Forthcoming: April 1, 2021

Preorder info:

Preorders of Flee will be available RIGHT HERE from midnight on 3/1/21 through 11:59pm on 3/8/21. After 3/8, sales of Flee will be closed until the official publication date of 4/1/21.

The first twenty-five (25) preorders will include a presigned autograph plate; one per address to make sure everyone gets a fair shot. If your order is among the first twenty-five, it will be noted in the confirmation email we'll be sending you after the preorder period has closed. Readers who purchased a 2021 SLP Subscription (either full or nonfiction-hybrid) are automatically included in this group.

Preorders including autograph plates will be shipped via USPS Media Mail with tracking; all other preorders will be shipped directly from our printer.

We're so excited to share Calvin's chapbook with you all!

Winner of the 2020 Nonfiction/Hybrid Chapbook Contest

Flee is on the move. 

Flee is a mode of being and of making, one that moves from Detroit, to Paris, to Brooklyn, Hargeisa, and back, with a hybrid of warring energies— the lyrical, theoretical, political, and surreal—to innovate and interrogate both form and content in surpassing the actual. Flee seeks to find something else, maybe soft grass to lie on. With prose and photographs, Flee engages memories of travel in their physical, affective, and relational dimensions and reflects on Aaliyah, drones, Levinas, and Bushwick along the way. Flee is a chronicle and a poetics.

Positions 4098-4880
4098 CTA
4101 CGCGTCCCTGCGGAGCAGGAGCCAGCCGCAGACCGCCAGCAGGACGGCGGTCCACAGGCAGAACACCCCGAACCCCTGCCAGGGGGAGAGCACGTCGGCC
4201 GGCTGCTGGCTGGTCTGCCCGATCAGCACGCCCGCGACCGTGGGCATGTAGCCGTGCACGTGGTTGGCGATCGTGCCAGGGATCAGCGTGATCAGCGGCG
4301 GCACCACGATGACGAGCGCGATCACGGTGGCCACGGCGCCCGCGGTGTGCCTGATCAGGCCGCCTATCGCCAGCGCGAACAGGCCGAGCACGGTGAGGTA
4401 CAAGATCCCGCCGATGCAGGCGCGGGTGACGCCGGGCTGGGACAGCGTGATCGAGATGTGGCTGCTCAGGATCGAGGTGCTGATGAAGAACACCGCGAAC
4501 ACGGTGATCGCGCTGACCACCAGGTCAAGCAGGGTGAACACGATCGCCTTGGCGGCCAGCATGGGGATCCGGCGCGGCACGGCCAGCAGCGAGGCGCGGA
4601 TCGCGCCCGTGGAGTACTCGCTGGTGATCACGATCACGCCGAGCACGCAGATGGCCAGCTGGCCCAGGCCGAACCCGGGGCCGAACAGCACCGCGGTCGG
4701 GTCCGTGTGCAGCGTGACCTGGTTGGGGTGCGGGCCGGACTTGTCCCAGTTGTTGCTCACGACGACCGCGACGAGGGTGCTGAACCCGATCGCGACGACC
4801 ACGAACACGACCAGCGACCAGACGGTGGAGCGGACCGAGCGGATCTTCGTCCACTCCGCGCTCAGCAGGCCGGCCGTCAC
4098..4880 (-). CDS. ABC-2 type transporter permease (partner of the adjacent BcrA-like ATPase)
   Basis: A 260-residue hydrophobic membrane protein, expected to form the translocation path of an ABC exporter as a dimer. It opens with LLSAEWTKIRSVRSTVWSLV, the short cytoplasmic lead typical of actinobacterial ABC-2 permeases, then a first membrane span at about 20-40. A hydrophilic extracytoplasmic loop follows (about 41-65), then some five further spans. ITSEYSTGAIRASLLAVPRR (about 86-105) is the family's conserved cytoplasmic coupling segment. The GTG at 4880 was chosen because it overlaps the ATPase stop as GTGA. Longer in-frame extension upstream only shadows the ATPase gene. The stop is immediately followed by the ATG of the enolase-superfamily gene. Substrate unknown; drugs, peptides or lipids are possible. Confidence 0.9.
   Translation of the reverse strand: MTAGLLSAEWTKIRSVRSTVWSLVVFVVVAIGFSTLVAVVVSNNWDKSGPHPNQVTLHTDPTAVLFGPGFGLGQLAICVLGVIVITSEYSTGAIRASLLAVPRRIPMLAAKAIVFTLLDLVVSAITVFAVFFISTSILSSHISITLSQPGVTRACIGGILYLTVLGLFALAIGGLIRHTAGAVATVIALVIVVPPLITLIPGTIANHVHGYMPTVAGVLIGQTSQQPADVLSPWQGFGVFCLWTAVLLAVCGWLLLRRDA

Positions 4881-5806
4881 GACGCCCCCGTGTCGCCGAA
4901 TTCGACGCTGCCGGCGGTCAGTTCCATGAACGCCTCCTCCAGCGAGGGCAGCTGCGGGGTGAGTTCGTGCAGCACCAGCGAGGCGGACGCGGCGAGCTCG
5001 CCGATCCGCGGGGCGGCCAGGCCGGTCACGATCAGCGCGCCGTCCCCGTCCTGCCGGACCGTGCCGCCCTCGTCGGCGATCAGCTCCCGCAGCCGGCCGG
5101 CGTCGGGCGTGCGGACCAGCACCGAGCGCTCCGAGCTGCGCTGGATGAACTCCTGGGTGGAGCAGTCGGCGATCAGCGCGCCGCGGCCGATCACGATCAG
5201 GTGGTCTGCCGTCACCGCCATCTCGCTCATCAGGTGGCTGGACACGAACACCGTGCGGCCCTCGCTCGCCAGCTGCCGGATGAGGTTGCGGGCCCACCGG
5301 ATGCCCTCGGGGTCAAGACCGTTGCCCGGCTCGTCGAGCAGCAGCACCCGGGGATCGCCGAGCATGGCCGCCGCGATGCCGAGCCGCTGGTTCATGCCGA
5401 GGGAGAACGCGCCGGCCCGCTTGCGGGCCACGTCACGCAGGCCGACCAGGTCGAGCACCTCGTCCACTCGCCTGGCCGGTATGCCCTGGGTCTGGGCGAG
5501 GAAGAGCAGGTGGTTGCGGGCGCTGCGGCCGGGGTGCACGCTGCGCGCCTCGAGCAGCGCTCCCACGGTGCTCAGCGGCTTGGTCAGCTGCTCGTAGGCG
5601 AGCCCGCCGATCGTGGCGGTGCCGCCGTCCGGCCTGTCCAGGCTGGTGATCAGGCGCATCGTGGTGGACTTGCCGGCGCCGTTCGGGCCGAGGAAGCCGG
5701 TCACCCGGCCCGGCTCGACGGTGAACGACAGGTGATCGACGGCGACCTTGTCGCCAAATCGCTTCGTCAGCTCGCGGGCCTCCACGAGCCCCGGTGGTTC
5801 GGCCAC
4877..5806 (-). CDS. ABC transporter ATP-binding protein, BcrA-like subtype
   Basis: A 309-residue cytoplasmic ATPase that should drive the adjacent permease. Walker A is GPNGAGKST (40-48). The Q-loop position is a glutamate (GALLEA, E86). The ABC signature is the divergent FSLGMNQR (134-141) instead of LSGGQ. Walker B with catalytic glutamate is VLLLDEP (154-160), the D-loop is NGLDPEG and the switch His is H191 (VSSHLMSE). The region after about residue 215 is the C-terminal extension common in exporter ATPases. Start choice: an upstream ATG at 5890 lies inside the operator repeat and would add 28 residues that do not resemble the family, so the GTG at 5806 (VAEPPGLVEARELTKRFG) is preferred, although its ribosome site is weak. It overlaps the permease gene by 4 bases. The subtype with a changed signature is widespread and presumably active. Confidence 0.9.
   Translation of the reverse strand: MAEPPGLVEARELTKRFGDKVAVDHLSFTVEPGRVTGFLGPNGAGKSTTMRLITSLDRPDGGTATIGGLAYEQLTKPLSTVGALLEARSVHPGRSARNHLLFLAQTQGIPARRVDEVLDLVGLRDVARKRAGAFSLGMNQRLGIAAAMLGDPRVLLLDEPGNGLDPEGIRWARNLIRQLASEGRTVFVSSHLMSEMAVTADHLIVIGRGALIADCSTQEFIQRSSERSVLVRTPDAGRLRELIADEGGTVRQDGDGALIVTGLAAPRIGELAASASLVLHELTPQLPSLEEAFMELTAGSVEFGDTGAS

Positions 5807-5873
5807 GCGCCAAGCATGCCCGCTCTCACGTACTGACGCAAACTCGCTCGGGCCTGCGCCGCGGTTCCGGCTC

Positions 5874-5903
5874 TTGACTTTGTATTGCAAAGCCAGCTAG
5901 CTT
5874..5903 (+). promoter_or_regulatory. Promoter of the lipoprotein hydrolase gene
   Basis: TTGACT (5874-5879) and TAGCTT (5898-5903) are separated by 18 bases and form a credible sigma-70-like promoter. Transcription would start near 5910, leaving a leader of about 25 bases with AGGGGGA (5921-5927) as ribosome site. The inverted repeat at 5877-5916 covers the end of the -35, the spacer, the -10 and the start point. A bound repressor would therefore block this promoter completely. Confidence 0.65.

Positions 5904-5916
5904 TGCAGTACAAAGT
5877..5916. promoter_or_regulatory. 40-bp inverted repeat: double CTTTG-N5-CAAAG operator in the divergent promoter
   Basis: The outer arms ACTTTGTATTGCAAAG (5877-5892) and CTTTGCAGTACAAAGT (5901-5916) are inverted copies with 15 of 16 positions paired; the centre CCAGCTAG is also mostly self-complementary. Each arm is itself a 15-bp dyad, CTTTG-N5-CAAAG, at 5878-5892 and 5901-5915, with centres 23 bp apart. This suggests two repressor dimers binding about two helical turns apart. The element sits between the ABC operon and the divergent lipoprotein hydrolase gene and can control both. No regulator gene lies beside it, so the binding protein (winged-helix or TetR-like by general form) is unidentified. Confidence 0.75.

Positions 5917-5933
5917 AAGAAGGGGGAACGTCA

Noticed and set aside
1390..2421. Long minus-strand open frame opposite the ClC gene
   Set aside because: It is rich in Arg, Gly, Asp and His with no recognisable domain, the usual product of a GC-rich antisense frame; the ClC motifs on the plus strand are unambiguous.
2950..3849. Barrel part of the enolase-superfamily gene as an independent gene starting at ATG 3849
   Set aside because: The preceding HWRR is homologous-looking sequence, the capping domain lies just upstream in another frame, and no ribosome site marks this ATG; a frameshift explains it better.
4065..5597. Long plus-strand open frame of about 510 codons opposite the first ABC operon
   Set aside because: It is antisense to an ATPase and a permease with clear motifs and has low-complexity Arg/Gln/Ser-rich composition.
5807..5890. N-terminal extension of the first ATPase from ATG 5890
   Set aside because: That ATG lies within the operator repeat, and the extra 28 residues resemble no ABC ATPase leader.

Praise for Flee:

"Flee moves deftly between the personal and the critical, the pop and the academic, to explore how types of captivity replicate themselves across time and space. “Longing is my political apparatus,” writes Walds, “I still dance in the mirror. I think people still wonder why we don’t just accept the world?” Rather than “braid” or “collage” subjects, Calvin Walds uses an immersive, essayistic structure that asks Adorno to converse with Aaliyah and moves our viewfinder seamlessly from Detroit to Paris to Bushwick to Hargeisa to Brooklyn. Across the book, moments of seeing and being seen shift the traditional connection between writer and reader as Walds reminds the audience that they are not the only ones who are looking: “I am watching Musa Okwonga’s performance of The Migrant Manifesto,” “I keep pausing I Don't Want to Sleep Alone by Tsai Ming Liang to take screenshots.” Flee is performing and also doubtful of escape. The book cranes our necks to see what could be on the other side."

 —Sarah Minor, 2020 Split/Lip Press Nonfiction/Hybrid Contest judge


Interested in an ARC of Flee?